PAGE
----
Teresa Wright and Dana Andrews in The Best Years of our Lives 

On the Waterfront (1954)
A great film from director Elia Kazan and screenwriter Budd Schulberg about life in the longshoreman's union in the mid-1950s, from the dull, everyday routine of the work to the criminal activities of the union that decides who will work each day. This is one of the finest on location shoots ever and Kazan has commented often about the brutally cold days during the film's shooting. The sparse, moody black and white cinematography of Boris Kaufman (he won the Oscar for his work on this film), adds greatly to the realism of the drama's setting. The acting - especially from Marlon Brando - but also from Eva Marie Saint, Karl Malden and Rod Steiger, is miraculous.

Of course, everyone remembers the climax with Brando getting up from a bloody battle with the union honchos as well as the scene in the taxicab ("I coulda been a contender"), but for me, several of the quieter scenes in the picture are even more memorable, such as the one in which Brando tells Saint that he was indirectly responsible for her brother's death. This is filmed near the water's edge and we can only hear a few introductory words, as the whistle of a tugboat drowns out most of Brando's dialogue. It's a superb scene from an outstanding film.

The Godfather/ The Godfather ll (1972/1974)
Each of these films won the Best Picture Oscar, so I am combining them. Francis Ford Coppola gave us an epic, the likes of which we had truly never seen on the screen, be its graphic (but necessary) violence or its internal look at crime family politics. The stunning images in these works - the horse's head in the bed and the brutal murders at a tollbooth - are only two of the most memorable in screen history.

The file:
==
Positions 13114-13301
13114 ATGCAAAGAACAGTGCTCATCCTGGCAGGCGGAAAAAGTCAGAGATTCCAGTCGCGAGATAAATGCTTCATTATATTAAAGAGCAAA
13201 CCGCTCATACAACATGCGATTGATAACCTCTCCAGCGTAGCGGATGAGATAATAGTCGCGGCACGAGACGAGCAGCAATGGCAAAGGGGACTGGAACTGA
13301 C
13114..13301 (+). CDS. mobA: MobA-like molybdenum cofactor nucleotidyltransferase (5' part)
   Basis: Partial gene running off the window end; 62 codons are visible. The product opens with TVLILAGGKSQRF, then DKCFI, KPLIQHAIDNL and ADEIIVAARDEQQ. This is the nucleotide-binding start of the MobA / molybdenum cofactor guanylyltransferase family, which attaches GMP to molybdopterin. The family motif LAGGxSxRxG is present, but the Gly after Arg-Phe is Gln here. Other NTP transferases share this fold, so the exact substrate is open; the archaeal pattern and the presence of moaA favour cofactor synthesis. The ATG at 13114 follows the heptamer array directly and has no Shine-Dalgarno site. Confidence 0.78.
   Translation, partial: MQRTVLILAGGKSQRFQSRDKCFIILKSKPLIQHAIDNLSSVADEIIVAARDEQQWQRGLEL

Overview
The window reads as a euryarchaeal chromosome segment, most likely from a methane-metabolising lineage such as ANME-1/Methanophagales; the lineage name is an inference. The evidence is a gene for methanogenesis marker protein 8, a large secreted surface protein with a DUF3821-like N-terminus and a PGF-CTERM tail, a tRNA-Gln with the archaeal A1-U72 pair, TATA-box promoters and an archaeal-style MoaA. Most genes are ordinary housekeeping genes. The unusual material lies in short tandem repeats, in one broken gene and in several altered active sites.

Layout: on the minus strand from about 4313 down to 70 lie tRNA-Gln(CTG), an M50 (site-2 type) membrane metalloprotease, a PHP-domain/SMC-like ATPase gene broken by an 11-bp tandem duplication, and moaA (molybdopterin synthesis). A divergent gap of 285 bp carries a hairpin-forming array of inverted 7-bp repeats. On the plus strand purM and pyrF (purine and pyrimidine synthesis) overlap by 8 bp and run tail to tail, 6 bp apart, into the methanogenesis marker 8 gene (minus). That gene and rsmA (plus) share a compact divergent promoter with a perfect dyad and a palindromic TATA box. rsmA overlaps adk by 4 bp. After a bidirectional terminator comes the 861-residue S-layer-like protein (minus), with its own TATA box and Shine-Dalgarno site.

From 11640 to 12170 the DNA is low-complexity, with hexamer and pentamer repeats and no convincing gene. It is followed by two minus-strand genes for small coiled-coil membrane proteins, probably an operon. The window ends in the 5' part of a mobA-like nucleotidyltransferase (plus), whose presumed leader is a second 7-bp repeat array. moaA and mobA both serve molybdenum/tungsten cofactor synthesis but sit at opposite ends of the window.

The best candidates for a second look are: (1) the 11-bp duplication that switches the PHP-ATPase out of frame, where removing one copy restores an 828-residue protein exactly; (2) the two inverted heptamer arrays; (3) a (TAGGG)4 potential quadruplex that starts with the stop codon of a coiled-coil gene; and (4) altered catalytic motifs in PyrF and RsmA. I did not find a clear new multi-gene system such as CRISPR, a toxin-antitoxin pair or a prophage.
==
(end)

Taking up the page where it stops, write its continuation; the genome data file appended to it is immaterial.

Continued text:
This was another brilliant combination of multiple talents, especially those of Production Manager Dean Tavoularis and sound designer Walter Murch. Marlon Brando left us with one of the screen's most imitated roles as Vito Corleone and what a wonderful ensemble of Al Pacino, James Caan and Robert Duvall, as well as Robert DeNiro as the young Don in the second part of this film (actually predating the first film, in terms of chronological order). Almost 40 years on, the two films are riveting entertainment and epic filmmaking at its best, as the small details of everyday lives are never overshadowed by the vastness of the subject matter. 

Unforgiven (1992)
Clint Eastwood had been winning over the critical mass for almost a decade with his meticulously crafted Westerns, but it was with this film that Hollywood finally admitted that he was a truly gifted filmmaker. This study of how a former killer has to return to his former ways is a moralistic Western that never preaches, but instead challenges us to examine the demons in our own lives - how would we react in a similar situation?

This was a tribute to classic Westerns of the past and at the same time, a remarkably fresh examination of the genre's myth. Beautiful photography by Jack Green and first-rate editing by Joel Cox (an Oscar winner) added to the film's excellence, but at the heart, it was the combination of a brilliant script by David Peoples and Eastwood's masterful storytelling (he won his first Best Director award for this film) that set this film apart. 

No comments:

Post a Comment